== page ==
3 Completes the necessary documentation for Performance Measurement (for pay or grade progression), signs off on these to assure fairness and accuracy. Submits all the necessary documentation (e.g. SIPs) to the District/Local Departmental office in good time for data capturing. Deals with differences between appraisees and their DSGs in order to resolve the differences. Coordinates the internal WSE processes. Ensures that the IQMS is applied consistently Liaises with the external WSE Team to coordinate and manage the cyclical external WSE process Term Of Office It is up to the school to decide on the term of office of the SDT. For the sake of continuity and stability it is suggested that the term of office of a SDT be for a period of three years. When an individual needs to be replaced because of non-functionality or leaving the institution, it must be done through democratic elections. 2.5 Development Support Group (DSG) Composition And Selection NOTE: After developing the PGP, the educator will be able to prioritise areas of development. The members of the DSG need to be selective in order to assist the educator to meet his/her needs. For each educator the DSG should consist of the educator s immediate senior and one other educator (peer). An educator s peer must be selected by the educator on the basis of expertise that is related to the prioritised needs of the educator. It is important that the peer has the confidence and trust of the educator as he/she will have to offer constructive criticism as well as support and guidance. Only in exceptional cases, e.g. in the case of a principal, may a peer be selected from the staff of another school. In some instances it is permissible for an educator to select more than one peer based on his/her particular needs. In respect of one teacher schools the District / Circuit provides the support and mentoring. Each educator may have a different DSG while some individuals (e.g. HoDs (Education Specialists)) will be involved in several DSGs (for different educators). Once educators have determined who their DSGs are, this information will have to be factored in to the broad planning of the SDT to ensure that there are no clashes with Education Specialists (HoDs) having to evaluate different teachers at the same time and to ensure a reasonable spread and pace of work for evaluators towards the end of the year. A member of the DSG may be changed in instances where development has already taken place and where new priorities have been identified Roles And Responsibilities 2.6 District/Local Office The main purpose of the DSG is to provide mentoring and support. The DSG is responsible for assisting the educator in the development and refinement of his/her Personal Growth Plan (PGP) and to work with the SDT to incorporate plans for development of an educator into the School Improvement Plan (SIP). The DSG is responsible for the baseline evaluation of the educator (for development purposes) as well as the summative evaluation at the end of the year for Performance Measurement. The DSG must verify that the information provided for PM is accurate. - The district/local office has the overall responsibility of advocacy, training and proper implementation of the IQMS.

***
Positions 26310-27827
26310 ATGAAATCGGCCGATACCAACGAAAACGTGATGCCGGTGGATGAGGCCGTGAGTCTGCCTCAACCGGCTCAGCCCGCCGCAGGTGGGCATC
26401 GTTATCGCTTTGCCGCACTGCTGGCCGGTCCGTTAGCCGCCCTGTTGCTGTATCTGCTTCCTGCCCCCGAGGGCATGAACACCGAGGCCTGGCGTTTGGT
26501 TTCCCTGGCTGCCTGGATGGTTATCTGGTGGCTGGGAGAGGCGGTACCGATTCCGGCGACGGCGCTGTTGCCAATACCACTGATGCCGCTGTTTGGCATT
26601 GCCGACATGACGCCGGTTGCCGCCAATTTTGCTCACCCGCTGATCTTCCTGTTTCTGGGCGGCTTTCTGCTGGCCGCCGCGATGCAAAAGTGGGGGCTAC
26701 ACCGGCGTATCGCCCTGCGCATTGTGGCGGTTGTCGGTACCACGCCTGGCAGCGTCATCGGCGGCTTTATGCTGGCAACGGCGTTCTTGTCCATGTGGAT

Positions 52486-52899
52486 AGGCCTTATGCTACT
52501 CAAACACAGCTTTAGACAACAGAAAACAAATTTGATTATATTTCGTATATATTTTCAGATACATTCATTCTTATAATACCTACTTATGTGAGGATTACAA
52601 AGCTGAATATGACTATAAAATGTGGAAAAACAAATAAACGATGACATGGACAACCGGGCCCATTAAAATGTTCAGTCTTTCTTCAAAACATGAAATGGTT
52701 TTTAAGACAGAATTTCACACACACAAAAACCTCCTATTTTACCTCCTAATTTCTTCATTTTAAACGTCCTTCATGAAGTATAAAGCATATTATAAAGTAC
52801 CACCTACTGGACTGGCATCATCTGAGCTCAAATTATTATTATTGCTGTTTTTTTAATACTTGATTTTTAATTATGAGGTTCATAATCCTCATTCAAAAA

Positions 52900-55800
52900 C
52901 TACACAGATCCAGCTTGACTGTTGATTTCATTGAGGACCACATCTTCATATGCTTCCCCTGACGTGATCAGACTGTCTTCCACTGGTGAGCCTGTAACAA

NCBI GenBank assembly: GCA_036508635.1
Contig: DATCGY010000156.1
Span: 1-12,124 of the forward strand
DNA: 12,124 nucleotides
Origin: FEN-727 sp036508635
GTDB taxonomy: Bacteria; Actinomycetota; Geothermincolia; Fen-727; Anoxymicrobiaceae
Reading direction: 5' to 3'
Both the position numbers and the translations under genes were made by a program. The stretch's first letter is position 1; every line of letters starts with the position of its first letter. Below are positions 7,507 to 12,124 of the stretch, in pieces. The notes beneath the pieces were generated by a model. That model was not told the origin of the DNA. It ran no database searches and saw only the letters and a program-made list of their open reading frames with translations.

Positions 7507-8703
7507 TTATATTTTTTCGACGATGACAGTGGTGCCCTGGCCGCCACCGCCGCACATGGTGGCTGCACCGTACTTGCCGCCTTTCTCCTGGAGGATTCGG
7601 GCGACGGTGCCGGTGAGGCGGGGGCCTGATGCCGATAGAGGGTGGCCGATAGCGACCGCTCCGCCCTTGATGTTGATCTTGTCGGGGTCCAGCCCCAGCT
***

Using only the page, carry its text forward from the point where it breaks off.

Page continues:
4 - The District/local office has a responsibility with regard to the development and arrangement of professional development programmes in accordance with identified needs of educators and its own improvement plan. - The district manager has a responsibility to moderate evaluation results of schools in his/her district/circuit in order to ensure consistency. In cases where the evaluation results of a school are not consistent with the school s general level of performance or where the district/circuit manager has reason to believe that the evaluation at a particular school was either too strict or too lenient, he/she must refer the results back to the school for reconsideration. - The district/local office must ensure that the evaluation results of schools are captured and processed in time to ensure successful implementation of salary and grade progression. - The district/local office should ensure that the implementation process in schools is monitored on an ongoing basis. 2.7 WSE UNIT - The external WSE will be carried out by a WSE team, which consists of external supervisors appointed by the Provincial Education Departments for this purpose. - During external WSE the only aspect of the IQMS that pertains to WSE is the lesson observation. 2.8 A Grievance Committee In the case of an educator being aggrieved with regard to his/her evaluation a grievance committee must be established. Such a committee shall consist of: - a peer selected by an educator for this purpose; - a neutral person appointed by the Department; - a union representative. 3. IMPLEMENTATION PROCESS NOTE: DURING THE FIRST YEAR OF IMPLEMENTATION TIMELINES MAY BE ADJUSTED OR ADAPTED TO SATISFY DIFFERENT CIRCUMSTANCES 3.1 Advocacy, Training and Planning At a full staff meeting the principal/smt will explain to staff What the IQMS is; What the benefits will be for educators, learners, the school and the system; and Why this approach was adopted. Training must specifically address issues relating to how the IQMS should be implemented in the school. All officials and educators must have a thorough understanding of the purposes, principles, processes and procedures of the IQMS. Training must enable officials and educators to plan and administer the IQMS in a uniform and consistent manner. IQMS planning by the SDT must incorporate all the processes together with the time frame in which they must be completed, as well as all individuals involved together with each one s responsibilities. It must take the schools year plan into account (drawn up by the SMT). Schools must factor in to their broad planning the cycles of evaluation and development. Baseline evaluation in the first term. Summative evaluation - in the last term. First Developmental Cycle and reflection end of March to end of June. Second Developmental Cycle and reflection end of June to end of September.] Secondary schools must ensure that educators who teach Grade 9 or 12 classes are evaluated before the external assessments/examinations commence. By end of February educators must be provided with a timetable indicating when they can expect to be evaluated. The principal calls a general staff meeting at the beginning of the year at which educators are apprised of the IQMS procedures and processes. 3.2 Self-Evaluation By The Educator Immediately after the initial advocacy and training, each educator should evaluate her/himself using the same instrument that will be used for both Developmental Appraisal (DA) and Performance Measurement (PM). This enables the educator to become familiar with the instrument. Educators also familiarise themselves with the Performance Standards, the criteria (what they are expected to do) as well as the levels of performance (how well they are expected to perform) in order to meet at least the minimum requirements for pay progression. This self evaluation forms part of both Developmental Appraisal (DA) and Performance Measurement (PM).